A reward for information to capture a suspect has increased to $50,000 in the deadly stray bullet killing of a D.C. woman who was sitting next to her young son inside an SUV when the gunfire hit her.
Pamela Thomas, 54, was sitting next to her 8-year-old son in the back seat when she was struck as the SUV passed near the 600 block of Division Avenue NE on Wednesday, Feb. 9.
Marilyn Walker said she had just picked up Thomas and her nephew to go back to Walker's home in Maryland for a birthday party in the afternoon when she heard the gunfire shatter through her back windshield.
"I realized when something happened when my glass had shattered. In the back I heard a pow!" Thomas' sister Marilyn Walker told News4.
The stray bullet fatally struck Thomas as the car drove across from Marvin Gaye Park.
"Her son got out the back passenger side and hollered 'My mom! They shot [my mom]!' So I ran around there and she was slouched over in the back seat of my car," Walker said.
Police chased the shooter who they believe is as young as 15. But he got away.
Several agencies have brought the total possible reward amount for the case to $50,000. D.C. police are offering a reward of up to $25,000; the ATF Washington Field Division offered an additional $15,000 and the FBI Washington Field Office offered an extra $10,000.
Police released these photos of the suspect:
Police are asking anyone with information to call 202-727-9099 or submit anonymous information to the department’s TEXT TIP LINE by sending a text message to 50411.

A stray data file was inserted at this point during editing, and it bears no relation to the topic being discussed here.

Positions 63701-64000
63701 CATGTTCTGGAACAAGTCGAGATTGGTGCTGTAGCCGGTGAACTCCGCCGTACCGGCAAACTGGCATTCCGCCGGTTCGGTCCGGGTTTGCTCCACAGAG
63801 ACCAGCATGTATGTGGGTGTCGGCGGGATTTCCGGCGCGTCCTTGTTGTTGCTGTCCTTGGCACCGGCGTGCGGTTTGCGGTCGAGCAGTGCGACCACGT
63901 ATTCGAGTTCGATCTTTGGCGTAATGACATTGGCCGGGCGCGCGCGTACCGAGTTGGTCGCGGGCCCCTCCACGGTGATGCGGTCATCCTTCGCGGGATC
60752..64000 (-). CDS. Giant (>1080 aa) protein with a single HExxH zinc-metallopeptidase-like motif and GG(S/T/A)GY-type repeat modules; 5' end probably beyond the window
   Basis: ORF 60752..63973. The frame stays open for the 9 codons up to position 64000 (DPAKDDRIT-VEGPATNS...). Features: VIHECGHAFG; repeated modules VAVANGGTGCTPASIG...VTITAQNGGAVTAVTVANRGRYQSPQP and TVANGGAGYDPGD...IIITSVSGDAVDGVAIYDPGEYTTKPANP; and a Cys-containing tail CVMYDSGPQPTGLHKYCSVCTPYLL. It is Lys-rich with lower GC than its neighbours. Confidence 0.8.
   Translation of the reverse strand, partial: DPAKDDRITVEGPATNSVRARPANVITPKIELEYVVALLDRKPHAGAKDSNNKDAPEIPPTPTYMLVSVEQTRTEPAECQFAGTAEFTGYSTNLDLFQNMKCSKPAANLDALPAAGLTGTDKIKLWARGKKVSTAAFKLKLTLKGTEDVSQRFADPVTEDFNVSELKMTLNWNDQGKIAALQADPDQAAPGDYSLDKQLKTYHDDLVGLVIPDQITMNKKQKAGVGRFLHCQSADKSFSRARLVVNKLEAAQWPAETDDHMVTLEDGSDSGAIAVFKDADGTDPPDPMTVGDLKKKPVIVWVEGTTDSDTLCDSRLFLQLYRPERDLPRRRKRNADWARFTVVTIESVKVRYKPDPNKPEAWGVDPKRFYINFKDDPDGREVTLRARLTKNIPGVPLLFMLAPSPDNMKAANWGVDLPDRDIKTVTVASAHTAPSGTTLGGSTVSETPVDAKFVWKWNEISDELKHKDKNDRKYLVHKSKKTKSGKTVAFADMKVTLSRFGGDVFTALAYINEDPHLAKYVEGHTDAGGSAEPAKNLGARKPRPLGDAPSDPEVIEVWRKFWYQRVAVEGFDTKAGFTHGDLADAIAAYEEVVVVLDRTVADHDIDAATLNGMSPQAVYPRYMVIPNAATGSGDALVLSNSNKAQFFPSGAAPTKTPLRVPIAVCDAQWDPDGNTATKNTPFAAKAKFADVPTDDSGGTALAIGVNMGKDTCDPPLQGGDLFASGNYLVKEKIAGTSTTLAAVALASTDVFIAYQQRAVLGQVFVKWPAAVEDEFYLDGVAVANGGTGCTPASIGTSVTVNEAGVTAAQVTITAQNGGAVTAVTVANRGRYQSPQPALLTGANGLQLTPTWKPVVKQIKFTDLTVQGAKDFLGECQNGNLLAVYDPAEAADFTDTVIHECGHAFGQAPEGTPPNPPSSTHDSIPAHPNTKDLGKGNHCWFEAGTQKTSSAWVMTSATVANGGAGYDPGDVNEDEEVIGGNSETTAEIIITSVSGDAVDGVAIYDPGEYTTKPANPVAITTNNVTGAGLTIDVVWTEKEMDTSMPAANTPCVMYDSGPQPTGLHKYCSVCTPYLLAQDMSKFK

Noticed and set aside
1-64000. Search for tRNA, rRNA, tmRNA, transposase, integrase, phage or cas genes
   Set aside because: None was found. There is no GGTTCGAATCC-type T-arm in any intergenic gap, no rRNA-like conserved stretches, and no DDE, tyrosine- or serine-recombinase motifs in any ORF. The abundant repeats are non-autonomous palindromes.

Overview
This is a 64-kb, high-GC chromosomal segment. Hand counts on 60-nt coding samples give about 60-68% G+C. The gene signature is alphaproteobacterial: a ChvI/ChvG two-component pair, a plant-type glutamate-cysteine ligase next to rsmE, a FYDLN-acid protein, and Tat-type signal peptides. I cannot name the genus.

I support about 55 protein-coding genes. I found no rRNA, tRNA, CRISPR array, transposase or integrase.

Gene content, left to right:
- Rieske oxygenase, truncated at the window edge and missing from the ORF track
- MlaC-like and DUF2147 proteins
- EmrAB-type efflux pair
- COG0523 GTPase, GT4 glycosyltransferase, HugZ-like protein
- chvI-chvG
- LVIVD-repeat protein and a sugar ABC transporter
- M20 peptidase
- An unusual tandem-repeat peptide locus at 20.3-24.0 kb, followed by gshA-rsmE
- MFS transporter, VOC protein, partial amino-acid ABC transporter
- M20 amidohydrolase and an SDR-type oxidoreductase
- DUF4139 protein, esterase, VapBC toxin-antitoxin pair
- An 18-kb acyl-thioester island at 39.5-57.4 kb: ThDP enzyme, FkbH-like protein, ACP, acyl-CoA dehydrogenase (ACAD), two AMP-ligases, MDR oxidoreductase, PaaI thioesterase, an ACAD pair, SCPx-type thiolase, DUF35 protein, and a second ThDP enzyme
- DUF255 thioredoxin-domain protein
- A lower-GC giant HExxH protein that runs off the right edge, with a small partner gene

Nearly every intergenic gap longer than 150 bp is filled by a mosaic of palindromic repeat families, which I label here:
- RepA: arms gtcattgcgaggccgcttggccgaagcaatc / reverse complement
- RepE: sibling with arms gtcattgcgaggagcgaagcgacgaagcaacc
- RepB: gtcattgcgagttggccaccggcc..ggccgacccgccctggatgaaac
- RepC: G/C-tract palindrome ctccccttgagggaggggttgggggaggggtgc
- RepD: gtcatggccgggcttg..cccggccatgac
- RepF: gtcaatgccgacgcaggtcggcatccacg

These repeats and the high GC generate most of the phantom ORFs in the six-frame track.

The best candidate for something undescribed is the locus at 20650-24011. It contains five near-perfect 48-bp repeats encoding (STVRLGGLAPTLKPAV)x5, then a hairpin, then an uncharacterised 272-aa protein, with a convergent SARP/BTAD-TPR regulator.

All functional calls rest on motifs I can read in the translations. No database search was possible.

D.C. police announced the new reward in the case during a news conference Friday about a partnership with the ATF, FBI and the DEA. It's an effort to reduce crime amid a spike in homicides.
"We're talking about crimes that scare the hell out of people. I want to make sure that we are doing everything that we possibly can. We are sparing no resource - federal or local resource," Police Chief Robert Contee said.
Authorities will focus crime-fighting efforts in four specific areas in the sixth and seventh police districts. Last year, 23% of homicides happened in those areas of the city, police said.
The announcement of the partnership came after a new poll showed Mayor Muriel Bowser’s approval has declined due to a rise in crime.
Residents who live in the communities affected most by the increase in homicides attended the news conference and generally supported the partnership. Some agreed with city leaders that law enforcement can’t stop the violence alone, and that the community plays an important role
"Clearly what we’ve been doing up until this point hasn't worked the way in which we want it to, but we can't just dismiss any effort. We have to continuously be creative and try different things," ANC Commissioner Salim Adofo said.
"Sounds like they’re about to step something up and people better be worried. So, if you’re out there breaking the law you better be worried because they stepping their game up," resident Kevin Coleman said.
The chief said the partnership will be year-round and begin March 1.